Lee Wen is a Singaporean performance artist who addresses themes of social identity and is best known for his Yellow Man performances. Painting his own body with bright yellow poster paint, he expresses an exaggerated symbol of his ethnic identity as a citizen of Singapore. He is also a member of The Artists Village (TAV), and part of the Black Market performance collective. Lee Wen studied in the now defunct Kim Keat Primary School and Raffles Institution. In 1988 Lee Wen enrolled at the Lasalle-SIA College of the Arts at the age of 30. In 1990, he went on to study at the City of London Polytechnic and it was then that Lee found his true calling as a performance artist. He went on to develop the Yellow Man persona which gained him his first recognition in the arts community. This progressed to the Journey of a Yellow Man series of works involving mixed-media, installation, performances and paintings. Lee Wen's work has quickly gained international recognition since 1993 and he has performed and showcased his artistic expressions in international locations such as the Kwang Ju Biennale and the Third Asia Pacific Triennial in Australia in 1999.Read more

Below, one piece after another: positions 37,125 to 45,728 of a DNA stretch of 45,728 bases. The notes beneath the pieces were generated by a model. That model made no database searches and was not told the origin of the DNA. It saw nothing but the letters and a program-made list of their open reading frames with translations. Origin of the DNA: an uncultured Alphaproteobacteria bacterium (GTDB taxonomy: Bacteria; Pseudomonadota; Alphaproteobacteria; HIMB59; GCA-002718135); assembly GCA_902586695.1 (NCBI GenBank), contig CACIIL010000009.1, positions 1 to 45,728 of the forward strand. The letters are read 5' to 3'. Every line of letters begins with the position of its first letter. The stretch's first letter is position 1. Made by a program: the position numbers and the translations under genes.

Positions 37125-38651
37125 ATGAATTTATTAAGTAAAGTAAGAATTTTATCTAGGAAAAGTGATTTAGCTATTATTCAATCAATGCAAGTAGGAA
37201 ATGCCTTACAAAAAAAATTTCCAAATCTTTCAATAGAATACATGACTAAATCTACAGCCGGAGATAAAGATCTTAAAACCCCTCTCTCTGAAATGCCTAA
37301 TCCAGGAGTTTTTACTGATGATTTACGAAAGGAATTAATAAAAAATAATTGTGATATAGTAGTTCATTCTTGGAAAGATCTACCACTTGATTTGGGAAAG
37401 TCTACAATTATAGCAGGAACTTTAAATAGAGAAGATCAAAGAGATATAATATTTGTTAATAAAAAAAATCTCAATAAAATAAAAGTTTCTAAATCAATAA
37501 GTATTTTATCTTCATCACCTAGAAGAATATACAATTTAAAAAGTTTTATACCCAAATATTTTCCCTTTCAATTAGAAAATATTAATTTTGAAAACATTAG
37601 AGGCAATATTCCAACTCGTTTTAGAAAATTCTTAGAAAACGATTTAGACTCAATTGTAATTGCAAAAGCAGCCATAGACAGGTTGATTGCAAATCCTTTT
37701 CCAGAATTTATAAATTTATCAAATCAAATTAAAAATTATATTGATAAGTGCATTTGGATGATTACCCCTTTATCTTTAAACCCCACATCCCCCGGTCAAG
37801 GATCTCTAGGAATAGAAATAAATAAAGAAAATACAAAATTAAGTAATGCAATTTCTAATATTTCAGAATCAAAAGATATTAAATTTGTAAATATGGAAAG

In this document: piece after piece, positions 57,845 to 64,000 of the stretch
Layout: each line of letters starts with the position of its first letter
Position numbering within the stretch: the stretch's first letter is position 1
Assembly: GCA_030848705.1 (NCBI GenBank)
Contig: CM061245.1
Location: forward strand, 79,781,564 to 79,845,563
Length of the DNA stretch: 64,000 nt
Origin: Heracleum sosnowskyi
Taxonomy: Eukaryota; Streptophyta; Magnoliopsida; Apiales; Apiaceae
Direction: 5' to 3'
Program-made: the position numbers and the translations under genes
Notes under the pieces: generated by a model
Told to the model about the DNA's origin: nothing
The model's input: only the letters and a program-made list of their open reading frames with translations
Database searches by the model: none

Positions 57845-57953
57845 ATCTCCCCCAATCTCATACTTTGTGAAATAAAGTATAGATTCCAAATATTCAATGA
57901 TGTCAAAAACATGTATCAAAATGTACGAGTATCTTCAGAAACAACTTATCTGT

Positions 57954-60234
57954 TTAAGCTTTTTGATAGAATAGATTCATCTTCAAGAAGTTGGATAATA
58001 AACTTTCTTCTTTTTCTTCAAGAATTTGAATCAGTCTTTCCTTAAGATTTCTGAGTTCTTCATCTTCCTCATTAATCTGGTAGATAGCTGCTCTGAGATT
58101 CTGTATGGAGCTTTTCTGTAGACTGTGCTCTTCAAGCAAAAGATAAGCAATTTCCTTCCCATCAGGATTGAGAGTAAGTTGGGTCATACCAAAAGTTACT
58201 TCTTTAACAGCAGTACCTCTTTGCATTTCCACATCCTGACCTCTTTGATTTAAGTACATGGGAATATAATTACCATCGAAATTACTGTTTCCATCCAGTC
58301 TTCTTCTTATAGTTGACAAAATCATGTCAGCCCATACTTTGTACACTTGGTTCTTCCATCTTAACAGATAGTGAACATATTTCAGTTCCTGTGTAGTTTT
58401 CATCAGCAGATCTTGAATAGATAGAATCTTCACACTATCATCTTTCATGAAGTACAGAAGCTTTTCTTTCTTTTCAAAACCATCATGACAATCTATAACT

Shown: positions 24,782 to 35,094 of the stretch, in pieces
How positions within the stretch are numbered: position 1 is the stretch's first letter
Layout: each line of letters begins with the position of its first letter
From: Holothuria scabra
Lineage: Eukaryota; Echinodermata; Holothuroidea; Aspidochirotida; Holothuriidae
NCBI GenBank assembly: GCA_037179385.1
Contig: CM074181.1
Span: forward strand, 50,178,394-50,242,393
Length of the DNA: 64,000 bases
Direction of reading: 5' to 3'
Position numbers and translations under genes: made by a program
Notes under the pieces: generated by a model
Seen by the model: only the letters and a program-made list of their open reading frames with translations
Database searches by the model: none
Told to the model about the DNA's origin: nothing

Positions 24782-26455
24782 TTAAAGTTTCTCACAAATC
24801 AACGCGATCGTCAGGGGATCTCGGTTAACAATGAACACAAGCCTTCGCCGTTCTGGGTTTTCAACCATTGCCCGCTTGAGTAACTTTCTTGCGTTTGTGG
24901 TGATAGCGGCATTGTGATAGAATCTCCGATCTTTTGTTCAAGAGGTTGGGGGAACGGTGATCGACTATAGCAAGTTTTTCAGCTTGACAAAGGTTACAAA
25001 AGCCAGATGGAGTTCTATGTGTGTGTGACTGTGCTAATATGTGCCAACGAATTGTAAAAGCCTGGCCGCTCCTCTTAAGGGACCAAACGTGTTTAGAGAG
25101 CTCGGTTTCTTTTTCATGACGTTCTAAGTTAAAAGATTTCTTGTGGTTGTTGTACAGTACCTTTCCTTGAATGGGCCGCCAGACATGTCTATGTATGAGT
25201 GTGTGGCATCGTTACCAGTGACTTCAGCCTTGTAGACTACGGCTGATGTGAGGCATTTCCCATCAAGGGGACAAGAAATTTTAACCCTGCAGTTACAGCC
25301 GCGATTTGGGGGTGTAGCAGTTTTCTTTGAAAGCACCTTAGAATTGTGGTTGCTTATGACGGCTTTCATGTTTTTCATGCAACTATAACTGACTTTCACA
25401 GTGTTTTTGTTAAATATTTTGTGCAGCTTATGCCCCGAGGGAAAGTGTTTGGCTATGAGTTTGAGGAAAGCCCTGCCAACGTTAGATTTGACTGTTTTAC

In 2003, Lee spearheaded the Future of Imagination international performance art event at The Substation and Sculpture Square in 2004 with foreign performance artists such as Alastair MacLennan from Northern Ireland, Finnish artist Irma Optimist and Marilyn Arsem from USA. Lee saw the value of having an annual gathering of international artists here in Singapore, to discuss continuing interest in the cultural constructs of identity in the global situation and current trends of contemporary art practice through live performances and discussion forms.
Lee also taught art at the Tokyo National University of Fine Arts and Music and at his alma-mater in Singapore. He also taught workshops at Hanoi University of Fine Arts, University of Ulster, UK, Universidad Autónoma Metropolitana, Mexico City, and Musashino Art University, Tokyo. On 21 October 2005, Lee Wen was presented with the highest cultural award, the Cultural Medallion for his immense contributions to the development of local contemporary art.